Posted on March 9, 2012 | Back to Literature
REVIEWED: The Body of Christopher Creed by Carol Plum-Ucci
Here be spoilers.
There's an old adage about nature abhorring a vacuum. The young adult novel The Body of Christopher Creed proves that human nature abhors one as well, whether it results from a lack of knowledge or a missing person. When such a vacuum occurs, human beings are quick to fill it with suspicion, regret and hatred. This award-winning novel was written by Carol Plum-Ucci and details the days following the sudden and unexplained disappearance of a teenage boy named Christopher Creed.
Christopher was by no means a popular kid. His family life was troubled. His domineering mother ran her household like a boot camp and Christopher was notorious for his own antisocial behavior. To most of the residents of his tiny hometown, he was someone to be avoided.
But all this changes when Christopher sends a cryptic email to the high school principal and then vanishes. For the book's protagonist, Victor "Torey" Adams, Christopher's disappearance engenders a variety of emotions. He is simultaneously empathetic and guilt-ridden for his own past mistreatment of Christopher. Slowly, Torey becomes obsessed with his schoolmate's life and the questions that swirl around his last days... Did Christopher commit suicide? Did he run away from home to escape his oppressive mother? Was he kidnapped? Was he murdered?
Spurred on by strange paranormal experiences, Torey and his friend Ali (who is also Christopher's next door neighbor), begin their own investigation. But the truth is elusive. Everyone in town has their own theory as to what happened. Some even whisper that Christopher's case must be connected to the disappearance of a boy and his father decades earlier. As the days roll by with no sign of the boy, tensions mount and recriminations fly. Christopher's mother openly accuses another teenager of murdering her son. Of course, Mrs. Creed has no proof of her allegations. It's simply enough that the teen in question once bullied Christopher which resulted in a serious but unintentional injury.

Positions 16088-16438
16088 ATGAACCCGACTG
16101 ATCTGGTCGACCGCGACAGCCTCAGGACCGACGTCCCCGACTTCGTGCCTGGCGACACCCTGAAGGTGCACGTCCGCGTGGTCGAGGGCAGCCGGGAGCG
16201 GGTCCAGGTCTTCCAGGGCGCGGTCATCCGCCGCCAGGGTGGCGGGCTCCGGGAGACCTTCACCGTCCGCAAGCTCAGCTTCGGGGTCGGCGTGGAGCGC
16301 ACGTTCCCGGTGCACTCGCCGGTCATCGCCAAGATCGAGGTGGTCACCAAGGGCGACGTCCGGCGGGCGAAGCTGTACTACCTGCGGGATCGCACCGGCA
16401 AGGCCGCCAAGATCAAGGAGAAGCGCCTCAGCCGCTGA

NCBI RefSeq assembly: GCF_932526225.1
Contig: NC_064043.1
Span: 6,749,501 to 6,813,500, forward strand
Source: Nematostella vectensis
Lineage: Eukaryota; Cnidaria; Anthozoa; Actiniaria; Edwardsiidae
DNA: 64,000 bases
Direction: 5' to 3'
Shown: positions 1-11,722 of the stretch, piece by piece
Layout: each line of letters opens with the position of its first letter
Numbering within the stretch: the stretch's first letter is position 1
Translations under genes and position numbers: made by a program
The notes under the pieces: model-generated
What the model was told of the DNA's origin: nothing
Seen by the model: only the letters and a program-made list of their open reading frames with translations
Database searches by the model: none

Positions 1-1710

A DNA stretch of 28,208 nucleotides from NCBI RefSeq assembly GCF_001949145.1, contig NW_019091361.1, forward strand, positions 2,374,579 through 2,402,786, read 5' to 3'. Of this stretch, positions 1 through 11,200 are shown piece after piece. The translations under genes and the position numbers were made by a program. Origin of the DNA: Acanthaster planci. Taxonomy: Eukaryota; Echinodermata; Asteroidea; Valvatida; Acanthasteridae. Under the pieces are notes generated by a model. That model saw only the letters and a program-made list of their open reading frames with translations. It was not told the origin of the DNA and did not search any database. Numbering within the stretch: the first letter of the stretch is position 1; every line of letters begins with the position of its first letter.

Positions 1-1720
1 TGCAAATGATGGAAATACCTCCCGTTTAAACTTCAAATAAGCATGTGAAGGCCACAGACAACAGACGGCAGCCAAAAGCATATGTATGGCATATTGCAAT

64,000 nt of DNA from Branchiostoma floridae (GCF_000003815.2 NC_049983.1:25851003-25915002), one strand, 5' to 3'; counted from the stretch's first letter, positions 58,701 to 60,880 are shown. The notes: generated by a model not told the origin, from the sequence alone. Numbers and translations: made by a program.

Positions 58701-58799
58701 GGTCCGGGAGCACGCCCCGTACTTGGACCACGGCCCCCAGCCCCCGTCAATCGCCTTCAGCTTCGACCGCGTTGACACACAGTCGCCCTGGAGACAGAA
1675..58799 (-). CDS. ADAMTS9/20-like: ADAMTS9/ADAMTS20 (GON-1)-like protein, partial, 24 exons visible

As Torey's involvement in the missing person's case deepens, even his closest friends begin to abandon him, wondering aloud if his fascination actually masks some level of culpability. As the book progresses, Torey retraces the last few months of Christopher's life and discovers a kid more complex and sympathetic than he ever imagined. In the end, Torey's obsession with Christopher's life dramatically changes his own.
The Body of Christopher Creed is well-written with an engaging plot and themes relevant to teens. Nearly every high schooler has to deal with gossip-mongering and character assassination at one time or another. The book contains some scenes that could've been easily pulled from today's headlines and the author addresses these topics both intelligently and compassionately. If I have one negative criticism of the book, at times the characterizations of young people and their speech seemed contrived. There are a few passages — especially when Torey interacts with the boy accused of Christopher's murder — where the dialogue strains credibility.
In contrast, I enjoyed the book's somewhat ambiguous ending which underscored the reality of many missing person cases where those left behind have to deal with lingering questions. Carol Plum-Ucci also does a great job of keeping the paranormal elements from becoming too intrusive — a nice change from more recent titles with similar themes where the supernatural elements become downright annoying. In the end, the reader is left to decide whether some larger force was guiding Torey's actions, or if it was just the result of his increasingly frantic mind.
The book has a sequel called Following Christopher Creed which came out in 2011.